Overseas Earned Income Exclusion

Overseas Earned Income Exclusion

This video shares some facts about the 2014 Overseas Earned Income Exclusion, also known as the Foreign Earned Income Exclusion.

2014 Overseas Earned Income Exclusion

Up to a maximum of 99,200 for 2014

To qualify you must either be a Bona Fide Resident or meet the Physical Presence Test

The Physical Presence Test is the more common of the two methods for qualification for the Foreigned Earned Income Exclusion.

Overseas Earned Income Exclusion Physical Presence Test – 330 day rule

To qualify to take any credit. You must have foreign earned income and be overseas 330 days out of any 365 day period.

It can be from June 1, 2014 to May 31, 2015

It can be a calendar year.

It can run from Oct 13, 2012 to Oct 12,2013

The key is you cannot be back in the United States for more than 35 days within the 365 day period you choose.

You can be in a different county.

E.g., You can work as a contractor in Afghanistan for 310 days, then you can go to Germany for 20 days before coming home.

Thus, you were overseas for 330 days within a 12 month period, therefore you qualify for an Foreign Earned Income Exclusion.

If you don’t meet this test you do not qualify for any exclusion!

Let’s use a similar example

E.g., you work as a contractor in Afghanistan for 325 days.  You come straight home. You were only out of the states for two additional days due to travel (327 total).

You come back home without leaving the states again that year.

You fail to meet the 330 day rule thus you do not quality for any exemption.

If, however, you come back and get your wife and go to the Caribbean for a week you would have 330 days out of the states within the 12 month period, and thus you would qualify.

The key, the 330 day rule is all or nothing, either you qualify or you do not.

Second Part – Foreign Earned Income Exclusion Physical Presence Test – Days within the Calendar Year

Determining the amount of exclusion

The amount of exclusion is prorated based on the number of days within your 365 day period that fall within the calendar year for the tax return you are filing.


You work as a contractor from July 1, 2014 to December 31, 2015.  During that period you came home three times.

17 days in Dec 2014

14 days in March 2015

15 days in August 15

You would get roughly half the exclusion for 2014.

99,200 x ½ = $49,600

Your 12 month period for 2014 would run approximately from July 1, 2014 to June 30, 2015.

You were back in the states only 31 days during that time frame, so you meet the physical presence test.

Since only six months of the 12 month (365 day) period falls in 2014, you have to prorate the exclusion 99,200 x ½ = $49,600.

However, you would get entire exclusion for 2015.

Using the same example, you would be overseas from Jan 1, 2015 to Dec. 31, 2015.

Between those dates, you are only back in the states for 29 days.

Since all twelve months of the period fall in 2015, you can take the full exclusion ($100,800) for 2015.

Notice, your 12 month periods can overlap.

For 2014 taxes you use July 1, 2014 to June 30, 2015 to meet the qualifications.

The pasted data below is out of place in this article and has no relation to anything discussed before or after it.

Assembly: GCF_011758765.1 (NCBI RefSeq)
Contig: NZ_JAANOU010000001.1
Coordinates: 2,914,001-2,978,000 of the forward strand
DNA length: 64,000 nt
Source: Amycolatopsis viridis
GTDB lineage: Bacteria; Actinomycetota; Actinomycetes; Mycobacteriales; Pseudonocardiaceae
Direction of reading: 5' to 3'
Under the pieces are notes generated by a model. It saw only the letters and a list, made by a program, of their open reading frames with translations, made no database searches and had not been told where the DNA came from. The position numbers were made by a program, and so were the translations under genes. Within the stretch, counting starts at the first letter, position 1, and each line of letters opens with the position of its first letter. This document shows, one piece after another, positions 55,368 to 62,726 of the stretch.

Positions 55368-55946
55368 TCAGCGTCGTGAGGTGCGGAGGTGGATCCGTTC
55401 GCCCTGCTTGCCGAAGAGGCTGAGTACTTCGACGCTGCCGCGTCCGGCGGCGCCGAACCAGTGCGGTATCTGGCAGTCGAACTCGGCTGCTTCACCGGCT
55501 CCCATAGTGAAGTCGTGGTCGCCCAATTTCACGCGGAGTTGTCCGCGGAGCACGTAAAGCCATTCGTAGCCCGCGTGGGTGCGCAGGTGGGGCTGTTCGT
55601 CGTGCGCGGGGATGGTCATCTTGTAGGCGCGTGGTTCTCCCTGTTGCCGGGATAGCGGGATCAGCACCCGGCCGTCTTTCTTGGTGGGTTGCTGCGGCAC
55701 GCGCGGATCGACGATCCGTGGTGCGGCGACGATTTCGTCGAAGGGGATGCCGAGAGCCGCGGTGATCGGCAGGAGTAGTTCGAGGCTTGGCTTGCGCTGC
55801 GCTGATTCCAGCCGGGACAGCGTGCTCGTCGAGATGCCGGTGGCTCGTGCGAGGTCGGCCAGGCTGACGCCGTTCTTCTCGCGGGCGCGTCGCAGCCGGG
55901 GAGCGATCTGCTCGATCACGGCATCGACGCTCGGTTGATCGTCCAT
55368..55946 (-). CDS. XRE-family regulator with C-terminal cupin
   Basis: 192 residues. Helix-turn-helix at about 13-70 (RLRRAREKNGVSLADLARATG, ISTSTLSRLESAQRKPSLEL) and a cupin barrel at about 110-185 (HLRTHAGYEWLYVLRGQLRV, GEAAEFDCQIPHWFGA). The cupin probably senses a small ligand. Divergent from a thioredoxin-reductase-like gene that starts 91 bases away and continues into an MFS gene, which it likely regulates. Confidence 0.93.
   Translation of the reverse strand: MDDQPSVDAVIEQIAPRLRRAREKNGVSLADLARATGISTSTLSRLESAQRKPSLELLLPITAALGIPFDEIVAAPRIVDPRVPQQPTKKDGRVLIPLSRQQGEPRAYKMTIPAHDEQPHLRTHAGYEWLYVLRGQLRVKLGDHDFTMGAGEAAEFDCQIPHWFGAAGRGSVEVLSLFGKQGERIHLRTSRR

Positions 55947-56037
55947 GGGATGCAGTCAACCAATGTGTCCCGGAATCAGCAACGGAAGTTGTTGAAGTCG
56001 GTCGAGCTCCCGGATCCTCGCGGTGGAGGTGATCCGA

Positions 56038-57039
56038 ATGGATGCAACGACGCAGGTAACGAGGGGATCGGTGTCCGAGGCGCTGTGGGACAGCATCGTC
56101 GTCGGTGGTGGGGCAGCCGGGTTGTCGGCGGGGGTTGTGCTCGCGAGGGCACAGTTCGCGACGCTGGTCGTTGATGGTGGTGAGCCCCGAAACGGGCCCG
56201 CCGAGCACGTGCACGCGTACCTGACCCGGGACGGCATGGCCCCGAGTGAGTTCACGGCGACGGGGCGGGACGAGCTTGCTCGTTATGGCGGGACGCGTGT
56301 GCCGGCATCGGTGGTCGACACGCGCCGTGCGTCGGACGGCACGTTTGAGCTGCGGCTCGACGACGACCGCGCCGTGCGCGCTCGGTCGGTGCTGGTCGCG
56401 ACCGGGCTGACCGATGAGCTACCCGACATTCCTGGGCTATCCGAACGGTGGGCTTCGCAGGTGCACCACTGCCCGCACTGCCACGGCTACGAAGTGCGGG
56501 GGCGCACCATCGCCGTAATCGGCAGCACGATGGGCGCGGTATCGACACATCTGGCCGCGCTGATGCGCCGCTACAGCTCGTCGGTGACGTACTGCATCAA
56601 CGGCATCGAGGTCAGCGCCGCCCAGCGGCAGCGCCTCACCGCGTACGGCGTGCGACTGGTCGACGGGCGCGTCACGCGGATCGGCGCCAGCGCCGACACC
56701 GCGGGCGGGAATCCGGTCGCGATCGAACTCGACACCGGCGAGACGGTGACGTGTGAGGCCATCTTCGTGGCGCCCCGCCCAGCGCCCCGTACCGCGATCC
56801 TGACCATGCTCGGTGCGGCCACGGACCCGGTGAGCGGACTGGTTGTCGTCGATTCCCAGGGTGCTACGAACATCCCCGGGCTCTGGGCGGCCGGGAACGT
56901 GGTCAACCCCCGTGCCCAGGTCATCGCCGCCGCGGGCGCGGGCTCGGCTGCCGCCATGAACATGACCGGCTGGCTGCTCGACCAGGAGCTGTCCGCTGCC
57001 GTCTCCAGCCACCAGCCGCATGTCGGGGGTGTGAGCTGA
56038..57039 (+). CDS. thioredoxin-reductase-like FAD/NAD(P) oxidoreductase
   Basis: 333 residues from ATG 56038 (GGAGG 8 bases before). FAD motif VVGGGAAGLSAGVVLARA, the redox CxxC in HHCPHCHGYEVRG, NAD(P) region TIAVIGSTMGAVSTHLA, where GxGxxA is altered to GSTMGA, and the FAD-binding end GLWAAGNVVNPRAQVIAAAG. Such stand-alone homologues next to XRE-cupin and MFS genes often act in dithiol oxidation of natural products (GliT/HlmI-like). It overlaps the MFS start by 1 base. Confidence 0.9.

For 2015 you use Jan. 1, 2015 to Dec. 31, 2015 to get the full exclusion.

Thus, you use Jan – June 2015 to meet the 330 day rule for both years.

This is okay – 12 month periods can overlap!

Foreign Earned Income Exclusion: Other notes

Any taxable income you do have is taxed at the higher rates.

Example:  Let’s say you have $130,000 in income. You qualify for a $90,000 foreign earned income exclusion based on the days you were overseas during a calendar year and you have $20,000 in itemized deductions. Thus, you have $20,000 in taxable income.   Assuming you are Married Filing Jointly, that income is taxed at the 25% bracket rather than the 10 and 15% brackets.

Furthermore, you must report your income and then take the exclusion.  If not, the IRS will get a copy of the W-2 and assume all the income is taxable.

Example: I have seen a couple think it is not taxable; therefore, they just don’t report the foreign income. Due to the wife’s moderate income the software they used showed they qualified for earned income credit. The got a huge refund. They ended up having to pay it back.

While foreign earned income is non-taxable for federal income tax purposes, it is added back in to determine whether you qualify for earned income credit, etc.

This is different from military combat pay which is not added back to determine the credit.

Overseas Earned Income Exclusion Summary and Conclusions:

You must be overseas 330 days out of a 365 day period to qualify for a credit at all. The 365 day period does not have to be a calendar year.

The credit is prorated based on the number of days in your 365 day period that falls within the calendar year for a specific tax year.

Two different 365 day periods can overlap.

You must report the income and take the exclusion.  It affects other parts of your return.  You cannot just ignore the W-2!

Contact us for more information about the Foreign Earned Income Exlcusion.

You can email or fax us your information and we would be happy to prepare a return for you even if you are overseas.

Our office is near Fort Hood, TX. I have prepared many Foreign Earned Income Exclusions.

Email: derland@dbahrcpa.com

Website: derlandbahrcpa.com

Phone 254-432-5724